So JF has been busy abusing MySQL again:
- An Adventure in InnoDB Table Compression (for read-only tables) is trying out different KEY_BLOCK_SIZES in InnoDB to find out which settings yield the best compression for a specific table.
His sample script copies a table and compresses it with one setting, then does this again, and if the new version is smaller, keeps the new one. Otherwise the first version of the table is being kept. This is then done over and over until a minimum sized InnoDB compressed table has been created. JF managed to create a compression ratio of 4.53, bringing a 20 TB instance down to 4.5TB.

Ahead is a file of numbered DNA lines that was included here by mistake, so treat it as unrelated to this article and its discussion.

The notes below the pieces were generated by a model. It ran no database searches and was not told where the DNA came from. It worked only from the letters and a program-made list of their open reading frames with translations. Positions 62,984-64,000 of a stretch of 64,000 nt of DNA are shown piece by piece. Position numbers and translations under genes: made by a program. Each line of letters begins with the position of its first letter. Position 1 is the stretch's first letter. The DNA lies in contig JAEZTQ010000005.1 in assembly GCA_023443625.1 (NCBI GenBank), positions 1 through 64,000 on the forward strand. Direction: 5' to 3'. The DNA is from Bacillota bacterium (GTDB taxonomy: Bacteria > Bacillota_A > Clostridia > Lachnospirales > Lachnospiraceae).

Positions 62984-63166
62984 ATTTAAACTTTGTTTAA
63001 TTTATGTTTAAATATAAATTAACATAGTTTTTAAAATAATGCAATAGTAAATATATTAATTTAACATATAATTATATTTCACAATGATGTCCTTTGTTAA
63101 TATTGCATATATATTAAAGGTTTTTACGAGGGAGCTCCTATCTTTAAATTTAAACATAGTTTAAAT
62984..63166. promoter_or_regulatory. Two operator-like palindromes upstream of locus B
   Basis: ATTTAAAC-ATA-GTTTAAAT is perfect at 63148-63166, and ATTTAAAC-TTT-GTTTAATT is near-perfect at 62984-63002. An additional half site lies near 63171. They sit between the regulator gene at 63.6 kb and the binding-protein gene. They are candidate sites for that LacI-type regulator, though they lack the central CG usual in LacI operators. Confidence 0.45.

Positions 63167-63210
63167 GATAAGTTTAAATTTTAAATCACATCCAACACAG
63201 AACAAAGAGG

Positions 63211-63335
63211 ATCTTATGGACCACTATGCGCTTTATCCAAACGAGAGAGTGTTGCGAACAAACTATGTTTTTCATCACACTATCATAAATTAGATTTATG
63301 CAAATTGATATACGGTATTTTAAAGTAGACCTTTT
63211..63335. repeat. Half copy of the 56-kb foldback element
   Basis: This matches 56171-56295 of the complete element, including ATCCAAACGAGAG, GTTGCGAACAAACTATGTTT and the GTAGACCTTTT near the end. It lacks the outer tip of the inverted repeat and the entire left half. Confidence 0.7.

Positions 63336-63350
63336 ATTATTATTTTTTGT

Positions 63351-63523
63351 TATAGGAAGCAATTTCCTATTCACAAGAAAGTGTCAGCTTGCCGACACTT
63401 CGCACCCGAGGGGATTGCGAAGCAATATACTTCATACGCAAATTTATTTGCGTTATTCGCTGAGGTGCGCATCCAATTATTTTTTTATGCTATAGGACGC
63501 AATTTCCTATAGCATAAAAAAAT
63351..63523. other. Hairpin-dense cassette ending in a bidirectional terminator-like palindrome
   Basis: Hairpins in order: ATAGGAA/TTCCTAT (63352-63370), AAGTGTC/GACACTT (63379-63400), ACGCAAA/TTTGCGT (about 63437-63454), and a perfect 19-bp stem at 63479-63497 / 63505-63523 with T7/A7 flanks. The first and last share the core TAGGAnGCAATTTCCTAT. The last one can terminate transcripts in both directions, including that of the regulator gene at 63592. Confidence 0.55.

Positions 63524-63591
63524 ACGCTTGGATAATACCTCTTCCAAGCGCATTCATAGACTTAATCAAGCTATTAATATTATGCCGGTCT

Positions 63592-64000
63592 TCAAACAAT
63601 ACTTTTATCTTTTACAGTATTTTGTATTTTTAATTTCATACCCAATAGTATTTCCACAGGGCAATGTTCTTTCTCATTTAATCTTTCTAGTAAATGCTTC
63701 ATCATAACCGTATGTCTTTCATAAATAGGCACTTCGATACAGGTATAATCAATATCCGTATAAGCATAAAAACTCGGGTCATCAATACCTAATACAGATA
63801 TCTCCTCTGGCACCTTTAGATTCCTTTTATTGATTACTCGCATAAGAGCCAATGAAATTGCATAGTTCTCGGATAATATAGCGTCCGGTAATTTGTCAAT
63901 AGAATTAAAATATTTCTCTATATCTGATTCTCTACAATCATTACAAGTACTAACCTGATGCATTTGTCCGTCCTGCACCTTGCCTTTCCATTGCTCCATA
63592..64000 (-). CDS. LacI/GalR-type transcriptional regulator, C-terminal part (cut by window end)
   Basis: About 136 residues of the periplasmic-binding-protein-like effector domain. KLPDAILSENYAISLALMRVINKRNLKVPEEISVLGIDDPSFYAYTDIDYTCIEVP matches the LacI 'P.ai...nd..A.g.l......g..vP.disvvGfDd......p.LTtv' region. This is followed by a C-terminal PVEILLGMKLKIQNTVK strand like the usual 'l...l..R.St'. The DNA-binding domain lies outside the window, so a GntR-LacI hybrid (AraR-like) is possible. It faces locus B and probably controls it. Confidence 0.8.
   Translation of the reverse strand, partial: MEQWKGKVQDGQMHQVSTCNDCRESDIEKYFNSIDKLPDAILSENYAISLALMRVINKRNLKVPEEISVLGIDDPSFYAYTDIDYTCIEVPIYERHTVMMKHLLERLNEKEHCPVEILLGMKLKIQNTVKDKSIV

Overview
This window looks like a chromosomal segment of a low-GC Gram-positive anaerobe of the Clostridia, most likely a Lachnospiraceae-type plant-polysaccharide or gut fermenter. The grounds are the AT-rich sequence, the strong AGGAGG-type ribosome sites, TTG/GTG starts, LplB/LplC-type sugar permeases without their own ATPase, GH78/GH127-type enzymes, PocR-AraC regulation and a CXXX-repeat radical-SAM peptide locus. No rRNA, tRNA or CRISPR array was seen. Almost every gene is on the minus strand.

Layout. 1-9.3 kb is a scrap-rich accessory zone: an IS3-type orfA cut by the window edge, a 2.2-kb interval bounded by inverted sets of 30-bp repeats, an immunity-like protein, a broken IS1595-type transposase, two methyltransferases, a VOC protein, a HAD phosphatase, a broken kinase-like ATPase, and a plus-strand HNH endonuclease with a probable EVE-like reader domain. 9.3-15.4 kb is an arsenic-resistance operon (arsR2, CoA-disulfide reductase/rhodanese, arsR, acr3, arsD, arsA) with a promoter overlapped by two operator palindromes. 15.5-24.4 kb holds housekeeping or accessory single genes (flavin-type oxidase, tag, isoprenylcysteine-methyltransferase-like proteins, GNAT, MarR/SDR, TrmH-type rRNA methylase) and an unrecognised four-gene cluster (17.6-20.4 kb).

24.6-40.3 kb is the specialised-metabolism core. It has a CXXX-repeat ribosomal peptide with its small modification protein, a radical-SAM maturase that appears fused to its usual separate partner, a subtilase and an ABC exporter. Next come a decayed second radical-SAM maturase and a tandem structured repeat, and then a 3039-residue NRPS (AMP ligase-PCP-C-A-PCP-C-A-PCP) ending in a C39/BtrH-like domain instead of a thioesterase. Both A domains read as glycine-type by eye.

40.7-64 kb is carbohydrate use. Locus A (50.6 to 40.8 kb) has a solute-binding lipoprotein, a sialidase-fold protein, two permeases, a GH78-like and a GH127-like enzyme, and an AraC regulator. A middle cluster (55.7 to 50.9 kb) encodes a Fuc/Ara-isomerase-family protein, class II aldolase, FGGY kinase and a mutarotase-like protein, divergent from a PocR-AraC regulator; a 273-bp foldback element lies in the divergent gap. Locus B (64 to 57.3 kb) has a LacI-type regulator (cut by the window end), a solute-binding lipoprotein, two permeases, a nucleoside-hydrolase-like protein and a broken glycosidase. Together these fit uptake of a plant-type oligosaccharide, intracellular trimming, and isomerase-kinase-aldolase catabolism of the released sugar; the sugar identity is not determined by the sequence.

- In Why we still need MyISAM (for read-only tables) he does the same thing with his database in MyISAM format, and then compresses using myisampack, which is ok because his data is read-only archive data.
MyISAM uncompressed is 22% smaller than InnoDB uncompressed. Compressed, his data is 10x smaller than the raw InnoDB uncompressed, so his 20TB raw data is below 2T compressed.
Using MyISAM for read-only data is much less critical than it would be for data that is being written to: Data corruption due to the lack of checksums is much less likely, and while the lack of clustered indexes can not really be compensated, “myisamchk –sort-index” is at least keeping the regenerated indexes linear in the MYI files.